Vitamin D: loooves fatty foods, sunshine, and hates being sick. You too? You definitely need more vitamin D in your life. In fact, according to a Harvard study, more than a billion people worldwide could use more vitamin D in their lives.

Despite its popular moniker, vitamin D isn’t actually a vitamin, but actually a hormone produced in the skin after exposure to sunlight. Since “Hormone D” sounds pretty weird, we’ll stick to VD. (OK that’s even worse – vitamin D it is!). Typically, vitamins cannot be produced by the body so you need to get them from food sources or supplements, but vitamin D is made in the body.

So, what does Vitamin D do?
Vitamin D is essential for the absorption of dietary calcium in the body. Plus, says Dr. Leo Galland, one of the most renowned integrative medicine doctors in the world and one of the founders of functional medicine, “Vitamin D also has profound effects on immune function. It is both anti-inflammatory and anti-viral and helps to prevent cancer.”

While vitamin D deficiency was originally identified as the cause of rickets, a bone disease in children, today’s research continues to prove just how important this hormone is for our health and well-being. Recent studies show the relationship between vitamin D deficiency and cognitive decline, depression, digestive problems, osteoporosis, heart disease, some cancers, MS, tuberculosis and even the seasonal flu.

Do I need more D?
Suddenly everyone – from your best friend to Gwyneth Paltrow – is supposedly deficient in this ubiquitous nutrient. So, why the sudden obsession with Vitamin D and why do we all need it?

Galland blames your TV set. “Since the growth of television in the 1950’s, people have been spending more and more time indoors, and since the 1980’s there has been increasing use of sunblock outdoors to prevent skin cancer, so it is likely that vitamin D levels have been dropping.” Plus, the optimal blood level of vitamin D is actually higher than doctors previously thought. We don’t necessarily have less, we just need more.

Vitamin D is present in many foods, but according to Galland these foods “do not supply enough vitamin D to overcome our dependence on the sun. To be active in our bodies, vitamin D must be converted in the liver to a derivative called 25-hydroxy-vitamin D, which is then converted to the active hormone called calcitriol in the kidneys and cells of the immune system.” In sum, you can’t have your vitamin D and eat it too.

Foods like cod liver oil and the flesh of fatty fish like salmon, mackerel, sardines and tuna contain the highest levels, but, says Galland “It is hard to obtain adequate levels from food alone. Oily fish would need to be eaten daily. In the case of tuna, there would be excessive consumption of mercury for this to be a safe alternative.” Other plant-based sources include almonds, tofu, chanterelle mushrooms and fortified soy and almond milks.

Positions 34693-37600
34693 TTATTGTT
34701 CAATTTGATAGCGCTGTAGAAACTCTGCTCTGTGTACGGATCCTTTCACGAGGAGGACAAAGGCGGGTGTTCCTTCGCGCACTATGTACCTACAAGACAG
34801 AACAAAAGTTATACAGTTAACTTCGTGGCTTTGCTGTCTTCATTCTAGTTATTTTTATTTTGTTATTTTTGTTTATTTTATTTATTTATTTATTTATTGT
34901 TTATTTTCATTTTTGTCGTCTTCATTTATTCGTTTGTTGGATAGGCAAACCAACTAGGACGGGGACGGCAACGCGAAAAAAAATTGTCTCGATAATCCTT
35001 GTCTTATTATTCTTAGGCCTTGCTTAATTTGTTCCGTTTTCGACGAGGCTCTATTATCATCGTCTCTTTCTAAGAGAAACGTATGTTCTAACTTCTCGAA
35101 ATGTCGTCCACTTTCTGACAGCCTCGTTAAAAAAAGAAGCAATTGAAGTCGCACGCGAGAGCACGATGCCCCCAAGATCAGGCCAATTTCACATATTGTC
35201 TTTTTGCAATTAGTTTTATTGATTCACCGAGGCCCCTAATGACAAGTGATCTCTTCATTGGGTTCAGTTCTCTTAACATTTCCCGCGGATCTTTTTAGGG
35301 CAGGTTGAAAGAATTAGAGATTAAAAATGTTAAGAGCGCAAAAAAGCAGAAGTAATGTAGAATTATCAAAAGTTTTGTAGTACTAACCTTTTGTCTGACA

How do I pick a supplement?
Unless you want to abide by the adage, “A pound of oily fish per day keeps the doctor away,” you may want to stick to supplements.

Galland recommends vitamin D3, a form called cholecalfierol that is directly converted in the liver to 25-hydroxy vitamin D. The optimal dose varies from person to person, so get tested to see where your levels are. Some doctors will test your vitamin D level at your annual physical, but if yours doesn’t, just ask! Plus, keep in mind that blood levels of D can vary depending on the season and tend to be lowest in winter and higher in warmer months. A blood level of 30 ng/mL (nanograms per milliliter) was originally considered optimal, but now many health experts argue that we need more like 40-50 ng/mL.

One last word of warning: be careful not to OD on VD. Says Galland: “Because vitamin D is fat soluble, it is stored in the body’s cells, especially fat cells. Excessive consumption can lead to blood and tissue levels that are too high. The best studied side effect of vitamin D toxicity is elevated calcium concentration in blood and urine, which can cause formation of kidney stones.”

Rebecca Leffler is an American journalist, author, and wellness consultant. After a long career in entertainment in Paris, France, she’s traded red carpets for green smoothies and croissants for kale. She loves: the morning, yoga, avocados, fresh air, French air, puns, lemons, coconuts, flower, fancy hotel lobbies and chemical-free tampons. She hates: pineapples, negativity, frowning and being cold. Follow her on Instagram or Twitter for more. Photo credit: Astrid di Crollalanza.

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